My family that’s not fond of the bitter taste of soup and side dishes I usually prepare for them has gone on unanimously to tell me to stick to whatever ingredient I have. You see, I’ve stumbled upon this escarole’s less bitter taste that is also armed with some of the significant nutrients and minerals you could ever ask for.
But the glory of my secret may soon whittle down as I have found out that escaroles are not that readily available on the market. So, I'm writing this article if you're like me who's looking for an escarole substitute!
Good Substitutes For Escarole:
Let’s start this discussion with probably the most flexible substitute out of the bunch. Spinach can be cooked, baked, and served as a side dish. It can also be tossed in your favorite salad! And while this iron-packed leaf has a distinctive bitter flavor, its taste is more known for its versatility that virtually any dish in that range can work with.
Also known as "palak", spinach can work well with butter, cardamom, carrots, cottage cheese, peas, cream, egg, and fish. It can also complement ginger, garlic, hollandaise sauce, mustard, and nutmeg.
Some of the known substitutes of a spinach include the Swiss chard, beet greens, kale, turnip greens, and Chinese spinach.
The slight bitterness of an escarole is quite difficult to replace. However, the salad green Arugula begs to differ. Also known for its little peppery taste, this leaf is widely added to salads, tomato dishes along with sautéed vegetables, egg, pastas and other dishes.
Your rocket salad can also complement walnuts, potatoes, nuts and pears while it could also blend quite tastefully with olive oil, lemon, garlic and avocado.
Arugula also comes with numerous monikers. They include oruga, rugola, rugula, ruchetta, wild rocket, Mediterranean rocket, and Italian cress. It can be substituted with a variety of greens as well —Belgian endive, dandelion green, young mustard greens, and radicchio, among others.
Here’s a video on how to grow your arugula microgreens.
The Italian sibling of chicory, radicchios are known for their distinct burgundy leaves that are adorned with white ribs. These leaves could accompany your old green salad and be used as a base for a couple of d’oeuvres or as your side dish in a meal.
Akin to escarole, your typical radicchio has a slight bitterness that could perfectly suit up any salad, pasta, or pizza that you’re prepping.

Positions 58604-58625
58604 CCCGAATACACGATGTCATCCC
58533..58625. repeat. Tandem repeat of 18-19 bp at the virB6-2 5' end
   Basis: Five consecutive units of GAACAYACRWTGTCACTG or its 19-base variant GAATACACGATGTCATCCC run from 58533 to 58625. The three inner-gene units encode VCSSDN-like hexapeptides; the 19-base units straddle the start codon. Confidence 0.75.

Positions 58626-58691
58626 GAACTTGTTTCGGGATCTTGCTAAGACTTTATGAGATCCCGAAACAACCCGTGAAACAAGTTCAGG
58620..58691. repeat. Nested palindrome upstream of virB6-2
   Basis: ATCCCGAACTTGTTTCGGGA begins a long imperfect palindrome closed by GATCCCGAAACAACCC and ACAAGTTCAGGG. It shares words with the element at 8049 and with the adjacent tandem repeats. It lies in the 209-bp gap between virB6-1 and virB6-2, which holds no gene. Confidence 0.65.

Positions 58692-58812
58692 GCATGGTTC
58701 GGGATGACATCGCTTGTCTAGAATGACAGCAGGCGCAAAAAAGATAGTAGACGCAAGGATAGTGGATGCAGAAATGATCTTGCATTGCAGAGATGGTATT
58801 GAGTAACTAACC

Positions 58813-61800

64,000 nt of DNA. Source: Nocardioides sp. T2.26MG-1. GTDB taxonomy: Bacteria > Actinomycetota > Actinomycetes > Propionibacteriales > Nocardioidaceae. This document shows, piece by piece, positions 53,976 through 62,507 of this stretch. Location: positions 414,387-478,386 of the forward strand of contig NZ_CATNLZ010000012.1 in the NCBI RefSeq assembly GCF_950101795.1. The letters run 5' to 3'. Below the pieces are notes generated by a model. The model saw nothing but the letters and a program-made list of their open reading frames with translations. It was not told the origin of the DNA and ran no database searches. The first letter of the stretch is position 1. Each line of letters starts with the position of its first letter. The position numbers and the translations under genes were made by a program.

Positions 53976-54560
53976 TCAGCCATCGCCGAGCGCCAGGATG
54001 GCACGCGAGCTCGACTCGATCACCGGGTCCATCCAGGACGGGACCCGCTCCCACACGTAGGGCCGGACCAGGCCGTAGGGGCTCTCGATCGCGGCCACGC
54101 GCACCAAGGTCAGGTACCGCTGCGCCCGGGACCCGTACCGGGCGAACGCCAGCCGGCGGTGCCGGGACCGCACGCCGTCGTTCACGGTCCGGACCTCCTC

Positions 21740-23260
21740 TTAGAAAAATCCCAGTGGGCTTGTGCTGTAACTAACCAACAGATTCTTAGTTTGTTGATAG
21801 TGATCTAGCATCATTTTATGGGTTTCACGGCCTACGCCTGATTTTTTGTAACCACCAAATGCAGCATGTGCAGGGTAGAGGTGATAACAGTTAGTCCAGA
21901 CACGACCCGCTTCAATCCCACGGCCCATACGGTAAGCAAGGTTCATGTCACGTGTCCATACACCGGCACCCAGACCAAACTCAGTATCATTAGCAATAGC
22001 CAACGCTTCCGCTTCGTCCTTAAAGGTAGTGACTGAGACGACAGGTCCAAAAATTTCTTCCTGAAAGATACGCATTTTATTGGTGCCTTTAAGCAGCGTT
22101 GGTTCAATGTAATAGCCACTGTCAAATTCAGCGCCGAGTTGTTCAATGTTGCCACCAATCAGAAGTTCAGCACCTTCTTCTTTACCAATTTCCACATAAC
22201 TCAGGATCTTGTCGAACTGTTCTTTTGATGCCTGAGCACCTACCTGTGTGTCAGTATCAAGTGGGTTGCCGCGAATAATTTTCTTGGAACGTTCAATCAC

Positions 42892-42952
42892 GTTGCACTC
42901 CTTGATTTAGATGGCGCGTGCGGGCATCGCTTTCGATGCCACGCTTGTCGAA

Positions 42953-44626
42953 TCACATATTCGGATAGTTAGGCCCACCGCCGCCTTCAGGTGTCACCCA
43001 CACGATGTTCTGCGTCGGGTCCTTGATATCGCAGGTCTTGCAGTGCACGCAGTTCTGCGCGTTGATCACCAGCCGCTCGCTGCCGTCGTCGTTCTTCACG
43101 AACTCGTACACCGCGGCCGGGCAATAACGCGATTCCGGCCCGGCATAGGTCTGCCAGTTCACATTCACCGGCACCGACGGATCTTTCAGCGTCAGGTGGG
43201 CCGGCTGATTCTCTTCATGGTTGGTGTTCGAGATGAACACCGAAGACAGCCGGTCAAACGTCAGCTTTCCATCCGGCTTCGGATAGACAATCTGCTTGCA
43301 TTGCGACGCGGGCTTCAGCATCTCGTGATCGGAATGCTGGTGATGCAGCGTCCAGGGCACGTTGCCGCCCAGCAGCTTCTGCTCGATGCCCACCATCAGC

You can learn the many uses of radicchio via this video.
Although it takes time to cook chards, they make a great compliment to your side dish and as a deserving add-on to your pizza, pasta dishes, and your mom’s risotto. Notably the Swiss chards, these leaves are probably one of the most nutritious vegetables, if not the most celebrated vegetables in the Mediterranean.
Chards are also widely included in most of the diets globally. They are enriched with a variety of phytonutrients that are visible with its vibrant colors. These are apparent in their rich, dark green leaves with a splash of reds, purples, and yellows in their stalks and veins.
Some of their other benefits include the regulation of our blood sugar, its antioxidant and anti-inflammatory features, and their support of bone health.
If you want to start cooking your own Swiss chard, this video might help you!
5.) Mustard Greens
Beloved particularly in the Asian cuisine, mustard greens are closely associated with kale and broccoli. They have this unique mild peppery flavor and a pungent bite to couple it with. Most mustard greens work or taste well when they’re boiled, steamed, or sautéed.
So if you feel like beefing up the flavor of any of your Korean or Chinese dish, these greens won’t disappoint you. Mustard greens are also known as brown mustard, Indian mustard, leaf mustard, and mustard.
Watch this video to check on how to clean and cook your fresh mustard greens.
Your favorite curly or dinosaur kales are more peppery than bitter! As such, their taste and texture would make the ideal for my soup and at times, lasagna. If escarole is nowhere to be found in my refrigerator, Kale has always been my go-to replacement.